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Lenders and consumers taking on less debt

The Federal Reserve recently revealed a new study proving that while Americans may have diminished wealth and worth, they are not living beyond their means by racking up their credit card debt.

According to the Survey of Consumer Finances, the percentage of New Jersey families using their credit cards fell between 2007 and 2010 in addition to lowering their median balances. The average American family income dropped 7.7 percent from 2007 to 2010 and the median family net worth fell by more than a third during the same time period.

It would stand to reason that with less income, we’d use out credit cards to maintain our standard of living or just for paying bills until we find another job. But not so fast.

In actuality, the reason we saw a dramatic drop in the percentage of families carrying credit card debt and the deduction in their balances is because people filed for bankruptcy to get rid of their debts.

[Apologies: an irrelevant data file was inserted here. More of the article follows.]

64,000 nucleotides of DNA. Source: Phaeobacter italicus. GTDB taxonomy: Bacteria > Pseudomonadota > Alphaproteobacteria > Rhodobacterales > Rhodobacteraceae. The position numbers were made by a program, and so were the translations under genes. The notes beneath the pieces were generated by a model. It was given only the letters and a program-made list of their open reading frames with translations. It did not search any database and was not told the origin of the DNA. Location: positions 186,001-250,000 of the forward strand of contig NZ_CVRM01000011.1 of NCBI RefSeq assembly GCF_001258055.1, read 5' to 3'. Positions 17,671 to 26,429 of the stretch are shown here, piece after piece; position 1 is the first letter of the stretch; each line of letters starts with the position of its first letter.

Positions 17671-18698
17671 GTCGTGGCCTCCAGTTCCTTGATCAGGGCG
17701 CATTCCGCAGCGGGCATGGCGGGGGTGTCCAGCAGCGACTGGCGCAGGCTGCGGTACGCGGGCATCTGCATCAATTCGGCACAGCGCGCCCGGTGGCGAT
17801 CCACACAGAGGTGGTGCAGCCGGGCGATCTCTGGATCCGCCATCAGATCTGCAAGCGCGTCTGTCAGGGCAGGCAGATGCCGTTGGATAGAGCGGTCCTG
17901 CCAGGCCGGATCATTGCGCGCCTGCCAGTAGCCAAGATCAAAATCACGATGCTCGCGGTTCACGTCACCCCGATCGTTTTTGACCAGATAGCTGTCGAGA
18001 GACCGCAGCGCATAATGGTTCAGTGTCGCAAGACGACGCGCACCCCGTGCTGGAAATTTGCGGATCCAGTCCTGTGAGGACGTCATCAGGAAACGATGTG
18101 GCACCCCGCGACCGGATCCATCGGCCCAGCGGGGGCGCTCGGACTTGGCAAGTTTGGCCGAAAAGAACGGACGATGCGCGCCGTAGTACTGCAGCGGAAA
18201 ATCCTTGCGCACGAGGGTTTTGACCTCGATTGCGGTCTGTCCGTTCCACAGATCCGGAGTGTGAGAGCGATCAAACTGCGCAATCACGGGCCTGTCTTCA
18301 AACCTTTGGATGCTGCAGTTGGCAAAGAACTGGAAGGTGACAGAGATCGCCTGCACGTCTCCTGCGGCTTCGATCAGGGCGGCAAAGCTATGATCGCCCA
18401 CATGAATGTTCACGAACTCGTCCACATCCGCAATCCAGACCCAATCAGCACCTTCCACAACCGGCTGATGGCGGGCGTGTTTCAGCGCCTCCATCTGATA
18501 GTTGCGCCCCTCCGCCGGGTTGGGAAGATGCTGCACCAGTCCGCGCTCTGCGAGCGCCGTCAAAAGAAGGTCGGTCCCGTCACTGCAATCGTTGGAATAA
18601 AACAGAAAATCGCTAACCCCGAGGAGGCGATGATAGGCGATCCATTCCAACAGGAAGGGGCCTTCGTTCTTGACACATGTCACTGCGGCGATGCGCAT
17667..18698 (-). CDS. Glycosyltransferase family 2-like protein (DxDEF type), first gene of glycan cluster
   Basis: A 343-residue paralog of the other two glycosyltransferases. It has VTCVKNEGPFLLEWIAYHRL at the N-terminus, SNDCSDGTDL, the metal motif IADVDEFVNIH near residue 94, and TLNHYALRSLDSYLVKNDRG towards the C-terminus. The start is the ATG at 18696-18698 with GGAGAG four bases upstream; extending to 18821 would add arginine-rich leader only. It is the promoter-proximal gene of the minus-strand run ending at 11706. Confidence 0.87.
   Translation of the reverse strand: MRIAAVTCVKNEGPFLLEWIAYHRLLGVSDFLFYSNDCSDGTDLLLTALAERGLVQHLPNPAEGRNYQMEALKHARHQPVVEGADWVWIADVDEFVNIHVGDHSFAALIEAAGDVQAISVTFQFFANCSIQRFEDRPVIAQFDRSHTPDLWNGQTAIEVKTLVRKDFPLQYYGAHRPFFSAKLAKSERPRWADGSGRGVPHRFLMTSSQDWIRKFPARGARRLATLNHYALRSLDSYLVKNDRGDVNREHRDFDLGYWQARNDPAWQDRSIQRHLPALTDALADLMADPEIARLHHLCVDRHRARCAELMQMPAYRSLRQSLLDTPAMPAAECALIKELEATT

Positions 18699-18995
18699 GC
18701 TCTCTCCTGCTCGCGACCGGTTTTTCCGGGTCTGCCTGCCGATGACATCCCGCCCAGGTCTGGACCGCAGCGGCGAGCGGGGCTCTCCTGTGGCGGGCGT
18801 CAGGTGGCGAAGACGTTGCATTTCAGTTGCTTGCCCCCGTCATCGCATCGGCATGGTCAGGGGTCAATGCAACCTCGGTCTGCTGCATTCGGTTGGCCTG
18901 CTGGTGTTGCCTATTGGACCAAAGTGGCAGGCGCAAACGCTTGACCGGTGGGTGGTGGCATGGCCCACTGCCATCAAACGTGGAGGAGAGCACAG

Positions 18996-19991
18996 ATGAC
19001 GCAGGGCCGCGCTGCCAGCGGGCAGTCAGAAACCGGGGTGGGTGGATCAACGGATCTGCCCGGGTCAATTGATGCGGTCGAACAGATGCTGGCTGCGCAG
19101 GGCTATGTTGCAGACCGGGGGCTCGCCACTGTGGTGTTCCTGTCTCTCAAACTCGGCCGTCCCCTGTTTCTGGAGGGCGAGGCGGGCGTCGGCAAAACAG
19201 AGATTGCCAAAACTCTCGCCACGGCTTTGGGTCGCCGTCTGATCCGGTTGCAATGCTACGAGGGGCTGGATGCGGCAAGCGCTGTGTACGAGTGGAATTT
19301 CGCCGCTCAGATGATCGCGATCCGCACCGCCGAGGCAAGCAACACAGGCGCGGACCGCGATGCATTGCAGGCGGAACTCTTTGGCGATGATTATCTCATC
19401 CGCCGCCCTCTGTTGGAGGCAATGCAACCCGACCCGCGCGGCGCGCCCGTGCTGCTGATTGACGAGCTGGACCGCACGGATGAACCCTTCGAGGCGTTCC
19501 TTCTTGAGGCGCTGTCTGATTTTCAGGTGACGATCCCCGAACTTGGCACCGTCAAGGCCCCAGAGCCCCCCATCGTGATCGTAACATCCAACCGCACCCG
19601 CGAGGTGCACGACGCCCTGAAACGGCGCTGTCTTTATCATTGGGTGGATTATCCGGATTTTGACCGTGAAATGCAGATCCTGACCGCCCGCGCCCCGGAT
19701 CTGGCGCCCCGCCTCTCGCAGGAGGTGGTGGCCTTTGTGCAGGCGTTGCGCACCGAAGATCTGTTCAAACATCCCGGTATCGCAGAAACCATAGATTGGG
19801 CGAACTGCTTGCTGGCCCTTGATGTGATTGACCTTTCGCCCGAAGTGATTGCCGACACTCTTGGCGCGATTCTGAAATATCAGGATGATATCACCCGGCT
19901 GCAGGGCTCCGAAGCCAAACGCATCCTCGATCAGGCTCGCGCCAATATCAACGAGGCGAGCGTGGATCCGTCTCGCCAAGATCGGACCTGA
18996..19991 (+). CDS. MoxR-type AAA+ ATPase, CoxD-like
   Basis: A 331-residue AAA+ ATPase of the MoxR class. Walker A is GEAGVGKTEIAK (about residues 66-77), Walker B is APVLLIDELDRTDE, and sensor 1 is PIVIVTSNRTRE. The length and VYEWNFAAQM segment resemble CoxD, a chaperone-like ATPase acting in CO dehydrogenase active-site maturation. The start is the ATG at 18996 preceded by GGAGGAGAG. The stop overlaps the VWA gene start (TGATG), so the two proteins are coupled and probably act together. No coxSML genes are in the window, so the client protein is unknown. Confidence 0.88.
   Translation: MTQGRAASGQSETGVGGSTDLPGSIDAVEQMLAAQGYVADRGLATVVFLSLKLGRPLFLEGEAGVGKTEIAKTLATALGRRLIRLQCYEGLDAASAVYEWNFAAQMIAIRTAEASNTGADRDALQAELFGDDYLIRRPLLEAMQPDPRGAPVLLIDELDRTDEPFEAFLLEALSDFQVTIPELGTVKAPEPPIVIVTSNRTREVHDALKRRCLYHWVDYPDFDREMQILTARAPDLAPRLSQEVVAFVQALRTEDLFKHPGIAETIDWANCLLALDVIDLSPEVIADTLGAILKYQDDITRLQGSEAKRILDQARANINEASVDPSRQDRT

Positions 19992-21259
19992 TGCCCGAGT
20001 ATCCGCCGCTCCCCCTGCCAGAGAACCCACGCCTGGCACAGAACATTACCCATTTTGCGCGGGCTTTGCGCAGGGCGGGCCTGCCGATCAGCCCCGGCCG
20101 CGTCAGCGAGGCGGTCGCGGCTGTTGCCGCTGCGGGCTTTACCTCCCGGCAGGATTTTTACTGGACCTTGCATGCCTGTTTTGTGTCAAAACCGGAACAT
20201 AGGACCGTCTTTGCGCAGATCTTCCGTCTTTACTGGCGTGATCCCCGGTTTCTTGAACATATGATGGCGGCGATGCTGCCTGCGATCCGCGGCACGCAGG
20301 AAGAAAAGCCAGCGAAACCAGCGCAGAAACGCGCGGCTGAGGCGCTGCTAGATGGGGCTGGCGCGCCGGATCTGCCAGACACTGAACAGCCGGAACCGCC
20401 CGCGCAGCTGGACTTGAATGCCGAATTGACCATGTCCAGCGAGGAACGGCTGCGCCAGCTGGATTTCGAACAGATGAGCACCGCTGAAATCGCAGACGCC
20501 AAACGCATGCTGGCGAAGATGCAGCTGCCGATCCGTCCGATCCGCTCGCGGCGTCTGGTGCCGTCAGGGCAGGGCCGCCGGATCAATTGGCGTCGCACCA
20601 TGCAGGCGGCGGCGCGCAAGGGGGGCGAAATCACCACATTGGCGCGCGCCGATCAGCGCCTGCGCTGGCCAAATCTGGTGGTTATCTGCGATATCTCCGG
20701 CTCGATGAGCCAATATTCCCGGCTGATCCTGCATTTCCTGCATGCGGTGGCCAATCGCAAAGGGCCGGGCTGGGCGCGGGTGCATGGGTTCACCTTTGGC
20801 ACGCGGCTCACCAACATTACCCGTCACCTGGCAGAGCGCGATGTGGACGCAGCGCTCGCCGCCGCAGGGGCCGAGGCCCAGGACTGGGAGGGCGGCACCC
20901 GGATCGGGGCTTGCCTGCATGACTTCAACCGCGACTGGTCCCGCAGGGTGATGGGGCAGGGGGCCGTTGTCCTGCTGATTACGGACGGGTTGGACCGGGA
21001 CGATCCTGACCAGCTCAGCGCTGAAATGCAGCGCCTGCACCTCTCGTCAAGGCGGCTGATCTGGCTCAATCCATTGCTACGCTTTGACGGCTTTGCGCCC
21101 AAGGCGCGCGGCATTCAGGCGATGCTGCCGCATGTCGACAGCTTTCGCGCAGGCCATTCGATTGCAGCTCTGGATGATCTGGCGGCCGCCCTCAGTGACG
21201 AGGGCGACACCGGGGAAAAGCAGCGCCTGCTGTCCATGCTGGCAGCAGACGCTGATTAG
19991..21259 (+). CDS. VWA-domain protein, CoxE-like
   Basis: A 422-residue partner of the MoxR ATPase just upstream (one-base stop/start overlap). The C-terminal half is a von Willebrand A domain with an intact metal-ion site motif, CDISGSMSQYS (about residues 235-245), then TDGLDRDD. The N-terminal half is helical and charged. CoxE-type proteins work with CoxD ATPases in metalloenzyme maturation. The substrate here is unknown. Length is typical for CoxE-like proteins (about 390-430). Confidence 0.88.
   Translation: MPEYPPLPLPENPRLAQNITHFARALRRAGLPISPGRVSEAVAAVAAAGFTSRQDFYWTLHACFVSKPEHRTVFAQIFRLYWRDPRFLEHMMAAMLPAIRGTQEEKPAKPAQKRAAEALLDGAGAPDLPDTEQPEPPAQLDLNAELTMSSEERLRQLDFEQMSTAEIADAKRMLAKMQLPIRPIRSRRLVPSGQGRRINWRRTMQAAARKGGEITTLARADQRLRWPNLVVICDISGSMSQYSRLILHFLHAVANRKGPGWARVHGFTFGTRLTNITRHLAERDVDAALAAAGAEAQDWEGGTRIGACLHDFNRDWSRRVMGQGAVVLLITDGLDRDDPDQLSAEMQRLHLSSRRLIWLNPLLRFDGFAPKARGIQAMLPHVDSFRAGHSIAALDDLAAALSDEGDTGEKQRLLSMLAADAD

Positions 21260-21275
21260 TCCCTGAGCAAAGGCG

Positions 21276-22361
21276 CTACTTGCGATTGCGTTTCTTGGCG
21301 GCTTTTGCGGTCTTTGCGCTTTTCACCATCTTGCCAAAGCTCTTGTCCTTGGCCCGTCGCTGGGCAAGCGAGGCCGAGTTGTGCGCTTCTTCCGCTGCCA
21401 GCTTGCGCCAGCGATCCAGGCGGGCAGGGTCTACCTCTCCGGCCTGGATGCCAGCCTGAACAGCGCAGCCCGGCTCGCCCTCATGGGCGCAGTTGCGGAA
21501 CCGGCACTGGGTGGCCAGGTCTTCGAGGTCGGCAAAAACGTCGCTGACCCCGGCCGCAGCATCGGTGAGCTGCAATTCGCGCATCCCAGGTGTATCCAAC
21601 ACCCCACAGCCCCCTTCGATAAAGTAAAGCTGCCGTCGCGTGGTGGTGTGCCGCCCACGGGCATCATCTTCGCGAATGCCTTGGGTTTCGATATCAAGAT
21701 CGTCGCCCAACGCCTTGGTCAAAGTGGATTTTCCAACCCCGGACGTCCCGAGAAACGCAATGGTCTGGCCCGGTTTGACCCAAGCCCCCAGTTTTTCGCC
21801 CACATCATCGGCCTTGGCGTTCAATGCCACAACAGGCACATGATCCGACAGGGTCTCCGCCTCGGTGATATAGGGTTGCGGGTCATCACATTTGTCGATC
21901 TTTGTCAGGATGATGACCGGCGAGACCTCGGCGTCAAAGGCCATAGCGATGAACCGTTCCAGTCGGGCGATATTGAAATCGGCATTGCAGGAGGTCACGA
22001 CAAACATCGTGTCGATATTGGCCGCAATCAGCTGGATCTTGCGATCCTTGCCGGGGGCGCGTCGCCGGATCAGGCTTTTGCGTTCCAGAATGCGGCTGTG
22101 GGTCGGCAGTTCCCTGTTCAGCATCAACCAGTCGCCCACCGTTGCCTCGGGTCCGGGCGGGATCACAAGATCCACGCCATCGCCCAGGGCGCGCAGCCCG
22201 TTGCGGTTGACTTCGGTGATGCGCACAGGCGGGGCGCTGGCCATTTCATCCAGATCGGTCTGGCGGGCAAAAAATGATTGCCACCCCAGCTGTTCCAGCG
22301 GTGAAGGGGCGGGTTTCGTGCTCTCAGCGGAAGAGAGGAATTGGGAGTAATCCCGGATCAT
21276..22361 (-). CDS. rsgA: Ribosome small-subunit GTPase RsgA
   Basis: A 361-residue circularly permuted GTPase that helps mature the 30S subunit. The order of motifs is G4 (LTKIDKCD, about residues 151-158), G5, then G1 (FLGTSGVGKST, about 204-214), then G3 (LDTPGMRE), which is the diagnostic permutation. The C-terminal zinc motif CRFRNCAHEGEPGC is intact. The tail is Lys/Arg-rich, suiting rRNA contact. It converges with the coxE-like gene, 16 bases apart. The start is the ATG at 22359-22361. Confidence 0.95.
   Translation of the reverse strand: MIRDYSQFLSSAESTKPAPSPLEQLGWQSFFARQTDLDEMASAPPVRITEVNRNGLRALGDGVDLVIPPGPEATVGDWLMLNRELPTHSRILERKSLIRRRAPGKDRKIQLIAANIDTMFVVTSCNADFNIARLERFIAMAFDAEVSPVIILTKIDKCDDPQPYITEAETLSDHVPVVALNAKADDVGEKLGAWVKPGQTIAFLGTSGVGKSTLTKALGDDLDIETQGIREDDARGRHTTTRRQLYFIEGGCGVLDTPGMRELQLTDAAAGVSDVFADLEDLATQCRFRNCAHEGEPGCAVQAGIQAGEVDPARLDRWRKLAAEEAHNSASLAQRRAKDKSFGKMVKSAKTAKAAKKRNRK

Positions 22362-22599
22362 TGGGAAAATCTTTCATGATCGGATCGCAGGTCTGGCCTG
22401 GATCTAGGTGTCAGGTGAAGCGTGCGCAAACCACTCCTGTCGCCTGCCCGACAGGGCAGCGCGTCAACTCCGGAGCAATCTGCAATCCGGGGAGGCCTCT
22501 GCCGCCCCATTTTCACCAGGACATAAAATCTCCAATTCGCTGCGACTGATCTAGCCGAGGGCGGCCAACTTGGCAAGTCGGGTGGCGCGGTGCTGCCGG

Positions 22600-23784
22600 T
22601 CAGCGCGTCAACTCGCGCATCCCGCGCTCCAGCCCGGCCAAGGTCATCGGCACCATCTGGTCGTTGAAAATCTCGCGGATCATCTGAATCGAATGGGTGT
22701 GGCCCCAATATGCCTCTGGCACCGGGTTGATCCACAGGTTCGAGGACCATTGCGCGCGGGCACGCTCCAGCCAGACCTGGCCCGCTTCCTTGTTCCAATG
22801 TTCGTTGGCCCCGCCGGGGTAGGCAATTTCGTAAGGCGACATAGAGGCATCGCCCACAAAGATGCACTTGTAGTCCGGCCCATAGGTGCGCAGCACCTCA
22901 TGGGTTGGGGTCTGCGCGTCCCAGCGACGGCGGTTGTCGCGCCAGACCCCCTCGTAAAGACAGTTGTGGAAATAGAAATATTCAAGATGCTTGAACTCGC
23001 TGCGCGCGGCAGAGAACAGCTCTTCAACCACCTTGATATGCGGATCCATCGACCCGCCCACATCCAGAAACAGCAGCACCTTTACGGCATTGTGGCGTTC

A chief economist said when we lost our jobs and paychecks in the recession we headed to bankruptcy court to wipe out those debts, causing lenders to become much tighter with their lending practices.

We wanted to clear our debt and start over while living within our new income levels and keeping both hands on the reins. Just as creditors are a bit more leery about lending money to consumers, consumers are hesitant to take on more debt as well.

Now that our credit card debt is reduced overall, we will all be in better shape in the coming years as we continue to move forward and out of the current economic climate.

Source:, “Credit Card Debt Cut: The Reason May Surprise You,” Marilyn Geewax, June 12, 2012

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